Managing Coach

I chose the title Managing Coach to point out the difference between this type of management and Managing First Class.  You might argue that it’s a horrible analogy, but let’s see where it goes.

I’ve had the pleasure of working with and for some wonderful managers, and conversely the pain and misery of working for bad ones.  A First Class manager sits separately from the rest of the crew (they’re all in cattle class, packed into cubicles, after all).  They hobnob with upper management and periodically make announcements during staff meetings about the status of the flight (or product release).  Then they go back to First Class, have another drink, and work on a presentation or other high-level document.  They have little knowledge of the daily activities of the developers and sometimes have little knowledge of the technology either.

The First Class manager, on the other hand, knows a lot about what’s going on in the rest of the company – the role their project plays, deadlines that others are facing, and their relationships to the ones his group is facing.  He’s able to stay on the radar of other company managers and his superiors.  Because of this, he’s able to hear about projects that his group might participate in, or that may affect the future of his group.

A Coach manager (there’s a double meaning to ‘Coach’) has more interaction with the passengers (developers).  He (or she) takes an active role in the day to day activities, providing guidance and inspiration.  He knows what people are working on, what’s moving and what’s not moving, and why.  If a developer is stuck, he knows enough to ask some pertinent questions and make a suggestion or two that might get the developer unstuck or walk away himself with a task to remove an obstacle.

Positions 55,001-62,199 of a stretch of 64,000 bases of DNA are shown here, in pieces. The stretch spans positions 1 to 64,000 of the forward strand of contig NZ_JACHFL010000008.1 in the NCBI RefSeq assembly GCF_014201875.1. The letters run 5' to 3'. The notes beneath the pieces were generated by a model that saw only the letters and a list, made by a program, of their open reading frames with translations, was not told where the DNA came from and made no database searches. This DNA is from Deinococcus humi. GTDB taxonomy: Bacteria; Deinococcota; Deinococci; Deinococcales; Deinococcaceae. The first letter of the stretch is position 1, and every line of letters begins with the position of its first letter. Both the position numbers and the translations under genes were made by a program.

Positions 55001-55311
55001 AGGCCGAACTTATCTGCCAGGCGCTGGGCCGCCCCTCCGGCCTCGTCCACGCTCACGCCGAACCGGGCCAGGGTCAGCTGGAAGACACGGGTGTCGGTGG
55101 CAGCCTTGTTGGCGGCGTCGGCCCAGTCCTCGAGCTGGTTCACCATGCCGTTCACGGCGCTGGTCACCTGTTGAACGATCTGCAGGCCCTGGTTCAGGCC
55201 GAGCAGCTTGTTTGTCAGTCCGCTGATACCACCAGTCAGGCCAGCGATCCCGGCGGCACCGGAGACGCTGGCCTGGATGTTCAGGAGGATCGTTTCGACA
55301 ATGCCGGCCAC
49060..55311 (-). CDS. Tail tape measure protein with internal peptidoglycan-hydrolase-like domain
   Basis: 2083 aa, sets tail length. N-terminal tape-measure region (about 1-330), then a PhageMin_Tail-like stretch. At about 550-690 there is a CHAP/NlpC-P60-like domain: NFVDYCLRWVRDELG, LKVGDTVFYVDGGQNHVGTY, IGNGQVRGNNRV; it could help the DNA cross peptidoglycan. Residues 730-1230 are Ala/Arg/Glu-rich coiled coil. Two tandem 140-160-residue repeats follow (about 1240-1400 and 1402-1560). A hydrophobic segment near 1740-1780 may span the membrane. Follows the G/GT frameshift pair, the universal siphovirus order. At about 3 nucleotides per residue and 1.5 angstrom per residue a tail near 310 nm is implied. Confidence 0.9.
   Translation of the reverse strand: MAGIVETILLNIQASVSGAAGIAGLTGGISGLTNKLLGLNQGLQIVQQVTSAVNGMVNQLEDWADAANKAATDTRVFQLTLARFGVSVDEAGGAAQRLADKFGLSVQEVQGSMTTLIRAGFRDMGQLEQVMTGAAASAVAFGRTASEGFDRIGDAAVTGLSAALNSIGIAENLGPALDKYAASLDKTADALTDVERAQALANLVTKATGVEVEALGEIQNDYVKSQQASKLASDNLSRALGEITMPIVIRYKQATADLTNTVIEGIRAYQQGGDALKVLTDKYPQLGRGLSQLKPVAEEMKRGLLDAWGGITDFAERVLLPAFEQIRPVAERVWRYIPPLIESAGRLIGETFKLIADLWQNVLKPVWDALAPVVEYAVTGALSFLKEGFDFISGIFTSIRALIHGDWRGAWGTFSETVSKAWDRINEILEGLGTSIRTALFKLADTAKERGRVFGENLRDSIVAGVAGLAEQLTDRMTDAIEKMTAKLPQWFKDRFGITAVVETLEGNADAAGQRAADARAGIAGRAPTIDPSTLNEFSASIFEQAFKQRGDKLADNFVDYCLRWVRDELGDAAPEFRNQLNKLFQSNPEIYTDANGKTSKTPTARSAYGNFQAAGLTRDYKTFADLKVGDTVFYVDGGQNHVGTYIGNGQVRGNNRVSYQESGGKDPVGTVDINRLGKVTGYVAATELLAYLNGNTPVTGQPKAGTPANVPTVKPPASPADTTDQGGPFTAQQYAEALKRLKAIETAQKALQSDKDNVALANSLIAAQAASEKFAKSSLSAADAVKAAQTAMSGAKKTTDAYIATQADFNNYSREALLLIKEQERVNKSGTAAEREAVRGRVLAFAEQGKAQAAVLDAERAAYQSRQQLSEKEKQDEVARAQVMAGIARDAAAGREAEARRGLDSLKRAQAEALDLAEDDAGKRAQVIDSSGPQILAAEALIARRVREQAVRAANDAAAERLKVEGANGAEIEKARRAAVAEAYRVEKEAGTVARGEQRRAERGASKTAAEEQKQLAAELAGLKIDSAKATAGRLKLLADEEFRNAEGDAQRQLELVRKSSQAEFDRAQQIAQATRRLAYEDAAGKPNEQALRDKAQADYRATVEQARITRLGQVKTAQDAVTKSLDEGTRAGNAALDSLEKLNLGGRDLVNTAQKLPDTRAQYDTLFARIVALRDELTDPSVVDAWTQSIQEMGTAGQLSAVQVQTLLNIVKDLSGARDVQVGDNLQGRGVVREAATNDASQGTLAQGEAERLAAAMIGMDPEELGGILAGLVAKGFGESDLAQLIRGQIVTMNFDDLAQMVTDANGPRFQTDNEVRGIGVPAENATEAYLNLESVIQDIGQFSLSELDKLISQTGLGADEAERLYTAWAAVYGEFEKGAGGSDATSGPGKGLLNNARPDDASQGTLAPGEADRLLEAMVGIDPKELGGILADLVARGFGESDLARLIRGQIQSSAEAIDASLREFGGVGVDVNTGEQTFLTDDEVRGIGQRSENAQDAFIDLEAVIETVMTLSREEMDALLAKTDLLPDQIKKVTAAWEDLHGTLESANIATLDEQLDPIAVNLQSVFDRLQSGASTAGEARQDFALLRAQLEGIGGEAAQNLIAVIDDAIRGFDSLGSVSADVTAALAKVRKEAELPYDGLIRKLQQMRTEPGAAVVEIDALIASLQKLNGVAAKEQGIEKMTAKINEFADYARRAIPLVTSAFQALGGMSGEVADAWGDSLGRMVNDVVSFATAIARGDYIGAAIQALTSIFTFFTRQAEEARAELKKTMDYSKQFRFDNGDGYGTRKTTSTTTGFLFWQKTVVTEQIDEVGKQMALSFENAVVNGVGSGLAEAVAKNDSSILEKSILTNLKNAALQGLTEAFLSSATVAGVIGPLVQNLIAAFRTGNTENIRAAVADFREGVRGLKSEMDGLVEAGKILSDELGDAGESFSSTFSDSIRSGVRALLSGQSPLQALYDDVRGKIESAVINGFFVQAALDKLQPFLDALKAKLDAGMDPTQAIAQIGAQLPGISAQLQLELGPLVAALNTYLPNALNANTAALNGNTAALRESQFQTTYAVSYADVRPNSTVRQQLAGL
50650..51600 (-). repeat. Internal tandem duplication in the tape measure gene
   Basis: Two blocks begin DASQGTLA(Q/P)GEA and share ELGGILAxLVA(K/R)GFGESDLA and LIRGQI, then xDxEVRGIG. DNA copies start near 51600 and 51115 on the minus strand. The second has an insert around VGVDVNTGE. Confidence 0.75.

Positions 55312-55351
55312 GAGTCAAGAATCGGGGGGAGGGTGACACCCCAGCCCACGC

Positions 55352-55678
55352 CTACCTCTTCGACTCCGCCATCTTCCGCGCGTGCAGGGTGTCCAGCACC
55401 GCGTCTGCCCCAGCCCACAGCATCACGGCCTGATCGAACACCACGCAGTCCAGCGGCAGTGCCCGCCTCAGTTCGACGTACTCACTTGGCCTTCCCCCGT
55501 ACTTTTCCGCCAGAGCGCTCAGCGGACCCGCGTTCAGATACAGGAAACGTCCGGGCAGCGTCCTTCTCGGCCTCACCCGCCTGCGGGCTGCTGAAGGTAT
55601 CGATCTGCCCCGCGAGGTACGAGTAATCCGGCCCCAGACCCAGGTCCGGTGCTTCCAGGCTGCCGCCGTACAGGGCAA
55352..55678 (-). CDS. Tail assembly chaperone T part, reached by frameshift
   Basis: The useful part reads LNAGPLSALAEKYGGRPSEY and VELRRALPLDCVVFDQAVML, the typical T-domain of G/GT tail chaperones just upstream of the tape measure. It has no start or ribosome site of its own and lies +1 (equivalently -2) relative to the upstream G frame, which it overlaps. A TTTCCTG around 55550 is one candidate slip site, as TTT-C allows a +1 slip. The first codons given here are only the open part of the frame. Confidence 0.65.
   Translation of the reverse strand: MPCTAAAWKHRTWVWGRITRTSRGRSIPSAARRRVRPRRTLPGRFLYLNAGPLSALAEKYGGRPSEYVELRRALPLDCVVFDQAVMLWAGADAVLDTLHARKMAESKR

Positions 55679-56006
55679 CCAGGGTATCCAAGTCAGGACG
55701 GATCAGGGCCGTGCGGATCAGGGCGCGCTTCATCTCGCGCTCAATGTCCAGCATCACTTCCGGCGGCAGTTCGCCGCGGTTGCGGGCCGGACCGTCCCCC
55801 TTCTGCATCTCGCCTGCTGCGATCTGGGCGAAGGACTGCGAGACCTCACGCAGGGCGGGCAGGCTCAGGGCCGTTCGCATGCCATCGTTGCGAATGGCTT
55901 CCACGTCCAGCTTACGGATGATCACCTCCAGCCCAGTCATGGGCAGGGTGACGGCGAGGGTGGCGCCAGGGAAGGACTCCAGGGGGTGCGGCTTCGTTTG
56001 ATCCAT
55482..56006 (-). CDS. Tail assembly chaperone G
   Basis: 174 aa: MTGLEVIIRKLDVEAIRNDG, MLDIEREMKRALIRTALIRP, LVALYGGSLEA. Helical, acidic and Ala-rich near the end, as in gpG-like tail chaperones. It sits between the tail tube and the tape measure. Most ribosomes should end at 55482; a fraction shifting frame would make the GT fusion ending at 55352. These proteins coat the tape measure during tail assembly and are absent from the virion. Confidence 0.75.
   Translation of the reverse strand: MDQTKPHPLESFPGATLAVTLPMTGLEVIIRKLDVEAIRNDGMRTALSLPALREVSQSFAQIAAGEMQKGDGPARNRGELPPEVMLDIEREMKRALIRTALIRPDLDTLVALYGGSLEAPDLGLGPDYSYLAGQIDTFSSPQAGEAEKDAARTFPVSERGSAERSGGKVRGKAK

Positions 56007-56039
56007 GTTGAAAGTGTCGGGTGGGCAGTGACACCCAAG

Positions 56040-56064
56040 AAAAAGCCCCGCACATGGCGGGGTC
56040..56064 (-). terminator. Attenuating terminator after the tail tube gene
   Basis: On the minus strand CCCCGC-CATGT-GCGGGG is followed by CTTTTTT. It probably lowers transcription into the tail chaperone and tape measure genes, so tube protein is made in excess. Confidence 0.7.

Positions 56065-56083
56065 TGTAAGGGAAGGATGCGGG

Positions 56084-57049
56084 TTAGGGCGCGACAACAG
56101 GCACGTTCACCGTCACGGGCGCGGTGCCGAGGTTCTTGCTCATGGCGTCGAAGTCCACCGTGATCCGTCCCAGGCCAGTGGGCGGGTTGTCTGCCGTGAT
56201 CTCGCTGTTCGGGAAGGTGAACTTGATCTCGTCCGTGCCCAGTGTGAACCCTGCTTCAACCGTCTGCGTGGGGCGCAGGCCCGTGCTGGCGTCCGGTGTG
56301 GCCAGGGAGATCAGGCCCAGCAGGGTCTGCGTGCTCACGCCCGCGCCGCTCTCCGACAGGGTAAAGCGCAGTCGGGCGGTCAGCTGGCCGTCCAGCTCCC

Regardless of where a manager sits, it’s his activities that matter.  Some managers concentrate only on one aspect or another.  The best managers do both.  Just because a manager doesn’t have extensive knowledge of technology doesn’t make him useless in being a Coach.  There have been times in my career where my manager could have steered me in the right direction with a very non-technical conversation, if he had taken the time.  I can also remember numerous times when I was a manager, when developers would knock on my door, describe a problem in detail until my mind and eyes glazed over, then have an inspiration, thank me for listening, and leave with a solution in hand.  What role did I play?  Just a sympathetic ear.

You might gather from my last example that availability is a good trait to have.  If your manager is in meetings all the time, they’re probably a First Class manager (this is not a rule, by any means).  To be an effective development manager, being available to your developers and seeking them out for informal updates can make for a less intimidating and more informative and productive relationship.

If you’re a manager, think about what you can do to enhance both aspects of your management skills.  If you’re a developer, show this article to your manager to give him some food for thought.  Even managers need a coach.